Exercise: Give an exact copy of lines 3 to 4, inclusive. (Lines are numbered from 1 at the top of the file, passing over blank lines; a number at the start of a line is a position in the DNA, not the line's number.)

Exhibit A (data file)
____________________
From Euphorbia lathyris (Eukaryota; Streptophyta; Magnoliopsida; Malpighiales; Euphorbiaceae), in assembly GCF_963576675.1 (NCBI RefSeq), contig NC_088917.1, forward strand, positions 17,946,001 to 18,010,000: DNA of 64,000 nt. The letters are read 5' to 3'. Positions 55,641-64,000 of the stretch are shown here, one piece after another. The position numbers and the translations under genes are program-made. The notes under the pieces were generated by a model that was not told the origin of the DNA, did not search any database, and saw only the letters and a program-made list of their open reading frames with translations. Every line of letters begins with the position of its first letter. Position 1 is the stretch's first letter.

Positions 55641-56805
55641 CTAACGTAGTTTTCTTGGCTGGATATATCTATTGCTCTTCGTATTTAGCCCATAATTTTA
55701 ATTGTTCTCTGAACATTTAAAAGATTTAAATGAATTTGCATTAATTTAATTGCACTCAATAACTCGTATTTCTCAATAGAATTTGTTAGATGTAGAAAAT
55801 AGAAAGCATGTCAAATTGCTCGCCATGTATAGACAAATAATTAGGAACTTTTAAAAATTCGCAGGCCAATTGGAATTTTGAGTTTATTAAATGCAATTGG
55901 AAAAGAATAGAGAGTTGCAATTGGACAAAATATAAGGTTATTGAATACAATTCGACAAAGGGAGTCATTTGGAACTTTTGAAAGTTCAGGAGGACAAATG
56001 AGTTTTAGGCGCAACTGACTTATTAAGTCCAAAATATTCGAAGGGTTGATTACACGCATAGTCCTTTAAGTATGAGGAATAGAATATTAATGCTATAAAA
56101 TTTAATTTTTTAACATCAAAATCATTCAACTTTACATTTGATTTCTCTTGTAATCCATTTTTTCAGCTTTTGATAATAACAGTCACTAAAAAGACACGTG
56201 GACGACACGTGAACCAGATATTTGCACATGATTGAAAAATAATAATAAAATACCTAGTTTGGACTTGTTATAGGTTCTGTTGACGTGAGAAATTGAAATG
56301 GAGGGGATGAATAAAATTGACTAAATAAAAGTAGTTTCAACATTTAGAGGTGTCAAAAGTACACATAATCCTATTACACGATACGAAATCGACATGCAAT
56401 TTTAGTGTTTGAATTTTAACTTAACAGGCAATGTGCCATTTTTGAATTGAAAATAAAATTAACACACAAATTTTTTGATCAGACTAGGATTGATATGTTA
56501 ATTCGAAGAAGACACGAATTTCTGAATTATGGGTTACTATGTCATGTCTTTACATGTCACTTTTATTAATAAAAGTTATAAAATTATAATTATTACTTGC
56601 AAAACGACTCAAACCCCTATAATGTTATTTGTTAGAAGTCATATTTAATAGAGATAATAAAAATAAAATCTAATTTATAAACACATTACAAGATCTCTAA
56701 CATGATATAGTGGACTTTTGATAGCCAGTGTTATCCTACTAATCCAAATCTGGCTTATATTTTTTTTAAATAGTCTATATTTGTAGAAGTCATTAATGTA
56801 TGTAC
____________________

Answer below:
55641 CTAACGTAGTTTTCTTGGCTGGATATATCTATTGCTCTTCGTATTTAGCCCATAATTTTA
55701 ATTGTTCTCTGAACATTTAAAAGATTTAAATGAATTTGCATTAATTTAATTGCACTCAATAACTCGTATTTCTCAATAGAATTTGTTAGATGTAGAAAAT